Justice Diana Insanally last week sentenced an armed robbery convict to five years imprisonment after a probation report she had requested was presented at the Berbice Assizes.
Orin Burnett, 24, had pleaded guilty to robbing and assaulting Corentyne resident Joseph Ramjeet Singh. He had appeared before the judge last month and was advised to retain counsel.
In his report, Senior Probation and Social Services Officer Forbes Munroe said, the convict is the fourth of four children born to Ingrid Adams, a vendor of the Skeldon Market. His father was Carl Burnett now deceased, whom he never knew since he was of a tender age when his father died.
His mother, the sole bread winner of the family, was never married.
The convict, who has poor literacy skills left the then Skeldon Primary School at level (grade) six, owing to poor parental control. He took to the streets, working at the Corentyne River wharf loading and off-loading vessels and as an errand boy for various market vendors and stallholders.
Burnett, by his own admission, was introduced to marijuana at a very young age. He reportedly used it “to ease his stress and clear his mind”. And so began a period of constant conflict with members of his household especially his older sisters. He also fell foul of the law and was convicted and imprisoned on two occasions for robbery and assaulting a peace officer and resisting arrest.
Despite Burnett’s troubled childhood, however, Munroe said that as an adult he should have used his childhood experiences and even his previous convictions to seek more socially acceptable forms of behaviour.
The probation officer told the court that Burnett must be held accountable for his behaviour and the consequences thereof.
In a plea of mitigation, attorney-at-law Charrandas Persaud revealed that his client had been convicted of possession of marijuana and had only completed serving an eight-month sentence, when the next month, he was charged with the current offence.
The lawyer urged the court to take note of the fact that his client had previously denied committing the offence and the judge to consider why he had subsequently pleaded guilty.
“Orin Burnett is a victim of a society that is lacking,” the lawyer said. “He grew up under the care of his single-parent mother, and hardly knew his father. Having done society its first wrong, he was presented with no form of rehabilitation as none is offered at the prisons, but instead they are tortured to the bones. If there was some sort of guidance, certainly Burnett, a month after he served time would not have been rearrested for another offence.”
The lawyer said his client had thrown himself at the mercy of the court and was pleading for leniency. Persaud also informed the judge that Burnett had spent 20 months incarcerated awaiting trial as bail had been denied.
Responding, State Counsel Ganesh Hira said the prosecution had conceded when the accused had accepted to plead guilty. He said, too, that the state accepted that when the accused was told of the allegation, he responded, “it was not me,” and at the confrontation, he again denied committing the crime.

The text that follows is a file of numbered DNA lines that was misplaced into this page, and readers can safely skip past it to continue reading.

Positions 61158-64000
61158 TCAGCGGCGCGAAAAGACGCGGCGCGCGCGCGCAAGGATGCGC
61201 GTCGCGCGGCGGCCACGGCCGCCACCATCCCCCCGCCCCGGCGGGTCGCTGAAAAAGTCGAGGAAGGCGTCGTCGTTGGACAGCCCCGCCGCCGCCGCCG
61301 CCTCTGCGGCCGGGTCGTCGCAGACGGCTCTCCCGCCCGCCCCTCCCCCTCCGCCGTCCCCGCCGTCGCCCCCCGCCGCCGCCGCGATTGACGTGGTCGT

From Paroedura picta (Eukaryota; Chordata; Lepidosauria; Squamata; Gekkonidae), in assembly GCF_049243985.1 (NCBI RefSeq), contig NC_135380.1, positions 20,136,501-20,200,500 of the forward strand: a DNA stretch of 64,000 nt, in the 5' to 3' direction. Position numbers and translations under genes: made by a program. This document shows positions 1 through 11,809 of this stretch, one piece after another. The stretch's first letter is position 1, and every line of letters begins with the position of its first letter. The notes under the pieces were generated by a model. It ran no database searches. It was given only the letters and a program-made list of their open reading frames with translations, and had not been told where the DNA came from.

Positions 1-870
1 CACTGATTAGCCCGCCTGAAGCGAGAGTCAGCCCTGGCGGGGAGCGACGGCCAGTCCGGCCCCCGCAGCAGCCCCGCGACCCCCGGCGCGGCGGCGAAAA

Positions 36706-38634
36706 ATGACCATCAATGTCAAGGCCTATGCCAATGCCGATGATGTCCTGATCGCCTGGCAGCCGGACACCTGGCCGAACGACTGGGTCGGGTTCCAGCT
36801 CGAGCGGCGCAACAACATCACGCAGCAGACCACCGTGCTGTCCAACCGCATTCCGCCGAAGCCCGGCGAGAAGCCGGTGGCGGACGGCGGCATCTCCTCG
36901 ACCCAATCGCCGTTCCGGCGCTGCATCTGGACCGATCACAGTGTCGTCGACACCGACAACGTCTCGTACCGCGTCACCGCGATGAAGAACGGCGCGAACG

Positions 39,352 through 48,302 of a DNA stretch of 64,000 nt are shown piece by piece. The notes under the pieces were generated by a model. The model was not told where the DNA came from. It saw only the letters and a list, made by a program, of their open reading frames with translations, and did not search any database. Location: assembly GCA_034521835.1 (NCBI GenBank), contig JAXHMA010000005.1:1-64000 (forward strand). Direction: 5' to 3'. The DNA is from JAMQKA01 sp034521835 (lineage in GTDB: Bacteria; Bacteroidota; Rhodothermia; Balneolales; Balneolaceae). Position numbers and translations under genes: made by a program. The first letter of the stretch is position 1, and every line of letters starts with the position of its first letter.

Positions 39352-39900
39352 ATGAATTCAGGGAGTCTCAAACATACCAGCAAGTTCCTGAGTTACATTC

“The accused is denying any involvement, but nonetheless is pleading guilty,” Hira said. “The state cannot in a good conscience ask the court to proceed any further with this matter unless the accused restates his position. As for now I will ask the court to record a plea of not guilty and allow a trial to proceed.”
However, Persaud, jumping quickly to his feet, said the defence accepts that the accused is guilty as stated in his plea.
According to the defence lawyer, “‘I was simply offering this court the reason why the accused took the stand and entered the plea of guilty, and that these events be considered in sentencing.
Hira then informed the court that while the defence had stated that he had denied the allegation, the state’s position was that the accused had accepted culpability and the court was free to pass sentencing.
Justice Insanally, in handing down sentence, told Burnett that he seemed to be the only member of his family who had chosen a life of crime. “Your family seemed to be able to battle for themselves… But you chose a different route. This is a serious offence. I sentence you to five years imprisonment.”
According to the facts of the case, on October 20, 2007, around 2 am, Joseph Ramjeet Singh was awakened by a noise coming from a room in his house. He put on the hall light and went to the bedroom where the sound emanated, and as he opened the door, Burnett jumped out, held his neck and began punching him as he fell to the floor.
As the intruder picked him up from his prone position, Ramjeet Singh noticed that he was armed with a gun.
Hira said the robber asked and was taken to the bedroom of the complainant where he ransacked a wardrobe and removed $150,000 and four wristwatches valued $8,000. Hira said that $50,000 of the stolen sum had belonged to the Corriverton Lion’s Club.
The convict then asked for the keys to Ramjeet Singh’s backdoor, and was told that the exit had bars, not keys. Ramjeet Singh the unlocked the door and the bandit escaped.
According to Hira, investigations revealed that the victim’s head was swollen, and the mesh on the eastern window appeared to have been cut. Outside Ramjeet Singh’s home two barrels were stacked one on top the other, indicating how the convict had gained entry.